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eektor

I need help to get started

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Hello everyone I am interested in learning how to program games in my free time. I have very little experience in C++ and C. I took a class that involved some programming in these languages. Its been a while so I pretty much forgot everything. I am wondering what books and compiler I should get to get started. I already have Sam's teach yourself C++ in 21 days and another book on C ( I forgot the name). After reading the for beginner's section in this website I decided to get the Beginning C++ Game Programming and I downloaded Dev C++. I wanted to know is this a good start or should I get another book? or another compiler like Microsoft Visual C++.Net? Any advice would be greatly appreciated.

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Check out the for begginers section in my sig at the bottom of this post.

ace

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I'm sorry I guess I wasn't that clear in my previous message. I did read the for beginner's section of the website. I just want to know two things.

1) What's the difference between buying the Microsoft Visual C++.Net 2003 compiler or getting the free DevC++. Which one is better for beginners?

2) Before I spend money on a bunch of programming books I wanted to know the opinions of others. So far besides the Beginning C++ Game programming I was thinking of getting the Programming Windows Fifth Edition. (Will that help with XP because it just talks about earlier versions of the Window OS)

Any advice would be greatly appreciated.

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You can download MSVC++ 2005 Beta 2 for free from Microsoft to. Doesn't really matter what IDE you choose as long as you feel somewhat comfortable with it, personally I like the feel of MSVC++ better though.

As for books I would say start with a solid C++ book, depending on your level maybe Accelerated C++ could be a nice place to start.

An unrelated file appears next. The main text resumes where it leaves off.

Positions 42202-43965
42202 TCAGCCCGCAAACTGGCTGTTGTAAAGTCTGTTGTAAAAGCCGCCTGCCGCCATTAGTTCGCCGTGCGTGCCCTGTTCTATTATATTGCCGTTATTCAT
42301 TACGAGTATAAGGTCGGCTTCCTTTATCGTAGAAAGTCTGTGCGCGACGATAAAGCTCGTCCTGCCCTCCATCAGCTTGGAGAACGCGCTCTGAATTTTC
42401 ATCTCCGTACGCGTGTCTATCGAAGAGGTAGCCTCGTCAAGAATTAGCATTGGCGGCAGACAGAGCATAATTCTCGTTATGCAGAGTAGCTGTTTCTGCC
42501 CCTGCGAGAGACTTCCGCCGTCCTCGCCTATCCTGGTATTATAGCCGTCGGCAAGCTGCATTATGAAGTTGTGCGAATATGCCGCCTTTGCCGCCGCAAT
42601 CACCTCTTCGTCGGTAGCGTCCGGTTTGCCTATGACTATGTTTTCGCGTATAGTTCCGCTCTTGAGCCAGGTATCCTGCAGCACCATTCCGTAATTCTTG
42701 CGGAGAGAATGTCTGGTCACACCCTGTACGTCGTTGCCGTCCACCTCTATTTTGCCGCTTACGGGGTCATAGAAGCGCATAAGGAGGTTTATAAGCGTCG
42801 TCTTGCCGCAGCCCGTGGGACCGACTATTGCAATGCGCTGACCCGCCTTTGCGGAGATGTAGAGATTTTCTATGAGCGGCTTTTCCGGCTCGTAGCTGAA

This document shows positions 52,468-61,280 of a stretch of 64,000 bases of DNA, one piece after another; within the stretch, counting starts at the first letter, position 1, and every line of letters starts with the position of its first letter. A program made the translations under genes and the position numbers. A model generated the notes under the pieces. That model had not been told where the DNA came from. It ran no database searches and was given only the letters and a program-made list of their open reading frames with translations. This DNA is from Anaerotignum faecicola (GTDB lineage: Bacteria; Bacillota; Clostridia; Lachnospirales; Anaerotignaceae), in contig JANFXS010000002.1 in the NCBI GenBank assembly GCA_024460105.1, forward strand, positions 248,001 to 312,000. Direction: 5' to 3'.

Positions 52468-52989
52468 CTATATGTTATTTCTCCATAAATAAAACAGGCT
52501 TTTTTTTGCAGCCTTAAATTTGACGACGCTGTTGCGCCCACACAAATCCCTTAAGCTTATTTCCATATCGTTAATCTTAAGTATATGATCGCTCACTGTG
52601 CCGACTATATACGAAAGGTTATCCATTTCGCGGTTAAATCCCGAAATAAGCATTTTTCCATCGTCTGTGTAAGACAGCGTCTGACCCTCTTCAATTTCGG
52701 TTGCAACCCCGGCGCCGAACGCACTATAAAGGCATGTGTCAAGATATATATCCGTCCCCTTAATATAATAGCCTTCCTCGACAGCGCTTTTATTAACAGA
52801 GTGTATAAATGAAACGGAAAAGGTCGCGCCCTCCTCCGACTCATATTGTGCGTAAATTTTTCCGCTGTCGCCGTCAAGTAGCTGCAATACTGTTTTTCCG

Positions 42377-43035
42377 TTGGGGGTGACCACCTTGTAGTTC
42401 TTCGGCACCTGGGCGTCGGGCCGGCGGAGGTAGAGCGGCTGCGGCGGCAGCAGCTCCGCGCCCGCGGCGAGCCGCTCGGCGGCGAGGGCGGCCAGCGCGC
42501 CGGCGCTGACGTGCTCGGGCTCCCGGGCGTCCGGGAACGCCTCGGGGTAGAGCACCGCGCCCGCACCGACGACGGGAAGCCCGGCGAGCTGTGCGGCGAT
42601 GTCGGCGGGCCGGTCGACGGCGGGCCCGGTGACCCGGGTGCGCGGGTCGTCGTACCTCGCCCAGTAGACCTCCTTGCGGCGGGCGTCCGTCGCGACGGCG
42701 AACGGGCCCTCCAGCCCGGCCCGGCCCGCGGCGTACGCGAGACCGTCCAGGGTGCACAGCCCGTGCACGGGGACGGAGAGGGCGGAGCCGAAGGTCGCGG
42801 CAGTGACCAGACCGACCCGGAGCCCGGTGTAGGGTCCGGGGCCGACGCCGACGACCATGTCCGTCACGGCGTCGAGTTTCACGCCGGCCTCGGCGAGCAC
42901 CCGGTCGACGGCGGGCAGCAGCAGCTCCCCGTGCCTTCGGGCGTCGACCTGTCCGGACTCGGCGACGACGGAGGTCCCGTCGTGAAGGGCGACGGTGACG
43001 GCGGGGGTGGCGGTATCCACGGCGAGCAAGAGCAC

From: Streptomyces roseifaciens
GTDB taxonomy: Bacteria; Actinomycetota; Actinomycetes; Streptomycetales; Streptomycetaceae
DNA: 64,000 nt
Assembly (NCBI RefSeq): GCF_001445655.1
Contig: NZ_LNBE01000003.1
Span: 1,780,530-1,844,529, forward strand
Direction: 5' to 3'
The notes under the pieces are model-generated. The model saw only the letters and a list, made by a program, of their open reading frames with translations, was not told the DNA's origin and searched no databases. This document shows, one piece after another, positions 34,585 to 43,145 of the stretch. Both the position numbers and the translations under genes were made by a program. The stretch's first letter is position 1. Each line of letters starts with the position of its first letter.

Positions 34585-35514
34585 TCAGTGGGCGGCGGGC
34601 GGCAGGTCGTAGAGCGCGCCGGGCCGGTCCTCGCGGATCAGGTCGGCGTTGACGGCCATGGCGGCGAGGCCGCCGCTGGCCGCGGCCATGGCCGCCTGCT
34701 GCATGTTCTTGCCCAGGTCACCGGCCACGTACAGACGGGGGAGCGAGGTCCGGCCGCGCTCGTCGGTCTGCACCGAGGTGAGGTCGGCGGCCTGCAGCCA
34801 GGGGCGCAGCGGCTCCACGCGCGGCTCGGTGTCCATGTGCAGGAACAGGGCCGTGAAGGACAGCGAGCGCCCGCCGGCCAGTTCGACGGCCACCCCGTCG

And a plain windows programming book will be of little value if you want to create games since the amount of windows code you should be writing ranges from very little to none.

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Guest Anonymous Poster
Visual Studio is definitly better than DevCpp. If you can't afford it, you may try Code::Blocks together with VisualC++ Toolkit 2003, which is superior to DevCpp.

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I code with bloodshed, never had a problem. While coding may be new to you somewhat. Don't put money into a great IDE until you know atleast a year and a half worth of knoweledge. That can take as much as 5 months to know. Depending on your ability to grasp and understand the Language.

Second, understanding Data structures and Algorithms is the Key to C++. "OOP". I would suggest Algorithms in C++ by: Robert Sedgewick and Data structures and Algorithms in C++ by: Adam Drozdek. Also Begininng DIrectx9 by: Wendy Jones and Directx9 Prgrammable Graphics pipline by: Kris Grey would compliment your outfit. Amazon.com has these books that you can pickup for less than 40 $ easy all as one package. Use C++ in books as your search. I'm always buying C++ books there whether I need the book or not.

They make great references later on and great reading material that should keep your mind on C++ and not cluter your mind in C.

I should add, I started what I know now long ago for the fact that you had the same goals I wanted. I did a lot of researching to find out all I needed to know to make games. No college experience and just plain Amazon books and visiting here regularly and Now I'm on a team of Mods for the new Battlefield 2 game that came out from EA Games.

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Thanks a lot for the advice.

I decided I'll skip the Windows Programming book and either add the C++ Primer (4th Edition) or The Complete C++ Training Course (4th Edition). Are any of them a solid C++ book?

Also after looking at the price of Microsoft Visual Studio, I think I'll go for the free ones. Does the MSVC++ 2005 Beta 2 have the same features or extra features than DevCpp? Oh and I'm not familiar with Code::Blocks would I have to change the compiler it uses to VisualC++ Toolkit 2003 or does it come with that already?

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Thanks Zephir for the book titles. They sound complex for my level right now but I'm definitely putting them on my wish list so as I learn more about C++ I will get them later. That is really cool what you were able to accomplish and what you are working on now.

Thanks skatin for the tutorial site that looks like it would help me a lot.

I know this is for later on but I read that for making graphics for games people use either OpenGL or DirectX (correct me if I'm wrong). Later on would I need to get some software to use those or does DevCpp or the MSVC++ have those features in them?

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DirectX and OpenGL are called API's. Todays games that are 3D are using them. But, when you first start with Graphics I recemond SDl. All you have to do is download them and some other stuff. I am still new to graphics but I am telling you what I know.

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